Track and Field Athletes at Risk for Bone Spurs in the SpineWhat happens to the spines of career athletes years after they quit playing? That's the subject of this study from Germany. X-rays taken of former elite male athletes from seven track and field events were studied. Football players have been studied before, but there are no previous studies among track athletes.
The researchers also looked at age, body size, and current physical activity as factors leading to changes in the spine. X-ray findings were compared to the former athletes' level of daily activity. Measures used included the height and shape of lumbar discs and the presence of any bone spurs.
The authors report more bone spurs in javelin throwers than any other group. Shot putters, discus throwers, and high jumpers had the next highest level of changes on X-ray. Disc heights at different levels of the spine are reported for each group.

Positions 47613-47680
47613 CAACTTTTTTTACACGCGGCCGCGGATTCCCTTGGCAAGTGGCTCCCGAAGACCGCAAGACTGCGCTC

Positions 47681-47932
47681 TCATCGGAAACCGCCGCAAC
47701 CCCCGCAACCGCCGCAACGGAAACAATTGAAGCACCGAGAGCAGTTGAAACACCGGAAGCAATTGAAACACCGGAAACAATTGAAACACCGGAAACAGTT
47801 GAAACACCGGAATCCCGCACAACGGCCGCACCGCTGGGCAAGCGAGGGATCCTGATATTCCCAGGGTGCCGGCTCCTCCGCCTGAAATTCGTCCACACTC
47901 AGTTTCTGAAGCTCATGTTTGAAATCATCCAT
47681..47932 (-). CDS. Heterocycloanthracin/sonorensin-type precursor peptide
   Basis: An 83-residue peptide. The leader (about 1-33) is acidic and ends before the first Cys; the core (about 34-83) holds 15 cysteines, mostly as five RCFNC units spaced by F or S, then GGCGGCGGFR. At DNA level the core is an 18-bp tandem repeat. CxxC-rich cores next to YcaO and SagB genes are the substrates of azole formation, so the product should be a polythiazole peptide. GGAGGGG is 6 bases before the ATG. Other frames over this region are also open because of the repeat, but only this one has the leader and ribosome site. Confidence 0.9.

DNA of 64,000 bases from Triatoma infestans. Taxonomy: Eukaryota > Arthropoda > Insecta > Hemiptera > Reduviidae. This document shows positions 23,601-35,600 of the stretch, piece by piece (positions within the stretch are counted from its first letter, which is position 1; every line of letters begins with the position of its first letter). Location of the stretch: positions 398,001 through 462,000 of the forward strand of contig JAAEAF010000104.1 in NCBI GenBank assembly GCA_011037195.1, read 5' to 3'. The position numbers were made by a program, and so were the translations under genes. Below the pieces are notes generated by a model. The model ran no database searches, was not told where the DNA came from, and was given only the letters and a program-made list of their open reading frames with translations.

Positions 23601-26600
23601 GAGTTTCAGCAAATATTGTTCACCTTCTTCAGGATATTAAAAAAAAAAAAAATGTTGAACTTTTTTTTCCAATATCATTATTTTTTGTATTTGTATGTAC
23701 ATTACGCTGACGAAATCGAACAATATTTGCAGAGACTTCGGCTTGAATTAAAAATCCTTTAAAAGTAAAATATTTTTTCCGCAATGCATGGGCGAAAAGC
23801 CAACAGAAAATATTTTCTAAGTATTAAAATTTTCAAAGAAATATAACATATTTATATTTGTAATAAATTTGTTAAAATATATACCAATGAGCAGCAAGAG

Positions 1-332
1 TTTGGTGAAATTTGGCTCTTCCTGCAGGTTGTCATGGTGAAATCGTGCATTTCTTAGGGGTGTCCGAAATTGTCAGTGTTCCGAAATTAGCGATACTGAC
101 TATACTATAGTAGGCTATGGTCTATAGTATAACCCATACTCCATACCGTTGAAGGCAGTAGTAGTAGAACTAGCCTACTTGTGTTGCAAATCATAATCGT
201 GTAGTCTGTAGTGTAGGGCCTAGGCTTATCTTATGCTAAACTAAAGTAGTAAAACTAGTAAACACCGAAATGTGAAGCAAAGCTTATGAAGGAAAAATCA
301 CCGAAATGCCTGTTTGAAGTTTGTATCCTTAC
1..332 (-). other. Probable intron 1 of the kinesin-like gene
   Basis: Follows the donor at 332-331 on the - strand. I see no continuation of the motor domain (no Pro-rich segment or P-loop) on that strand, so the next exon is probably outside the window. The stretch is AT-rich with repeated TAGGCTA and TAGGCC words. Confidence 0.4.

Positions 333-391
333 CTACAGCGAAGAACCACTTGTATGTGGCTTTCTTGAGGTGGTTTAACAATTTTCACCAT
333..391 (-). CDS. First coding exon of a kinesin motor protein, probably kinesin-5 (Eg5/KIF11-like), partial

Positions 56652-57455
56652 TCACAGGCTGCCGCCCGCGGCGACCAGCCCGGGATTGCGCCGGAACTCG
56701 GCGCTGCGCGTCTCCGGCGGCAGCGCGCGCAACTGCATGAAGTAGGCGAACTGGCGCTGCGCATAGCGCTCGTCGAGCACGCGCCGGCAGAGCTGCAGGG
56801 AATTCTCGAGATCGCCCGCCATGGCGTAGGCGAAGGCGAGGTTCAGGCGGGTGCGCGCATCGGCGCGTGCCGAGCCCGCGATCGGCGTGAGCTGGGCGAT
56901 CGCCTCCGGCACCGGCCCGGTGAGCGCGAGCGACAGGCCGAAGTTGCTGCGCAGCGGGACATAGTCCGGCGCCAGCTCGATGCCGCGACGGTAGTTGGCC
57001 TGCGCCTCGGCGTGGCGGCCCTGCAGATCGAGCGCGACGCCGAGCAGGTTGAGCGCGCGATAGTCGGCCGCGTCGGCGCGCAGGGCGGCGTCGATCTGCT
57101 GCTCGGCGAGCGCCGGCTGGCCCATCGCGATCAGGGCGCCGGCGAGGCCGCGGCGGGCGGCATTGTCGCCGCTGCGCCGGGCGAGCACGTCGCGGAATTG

Most of the changes in disc space occurred in the lowest levels of the spine. This was true for all throwing and high jumping athletes. Former shot putters and discus throwers remained much heavier in body weight than other athletes. Former marathon runners had the lowest weights. Marathon runners also had the fewest changes in the spine.
The results of this study suggest that bone spurs develop in areas where heavy loading has occurred in the spine. For example hyperextension and rotation in the high jumper leads to spurs in the lower spine. There were no limits on activity caused by degenerative changes in the spine in any of the former athletes.
Holger Schmitt, MD, et al. Radiographic Changes in the Lumbar Spine in Former Elite Athletes. In Spine. November 15, 2004. Vol. 29. No. 22. Pp. 2554-2559.
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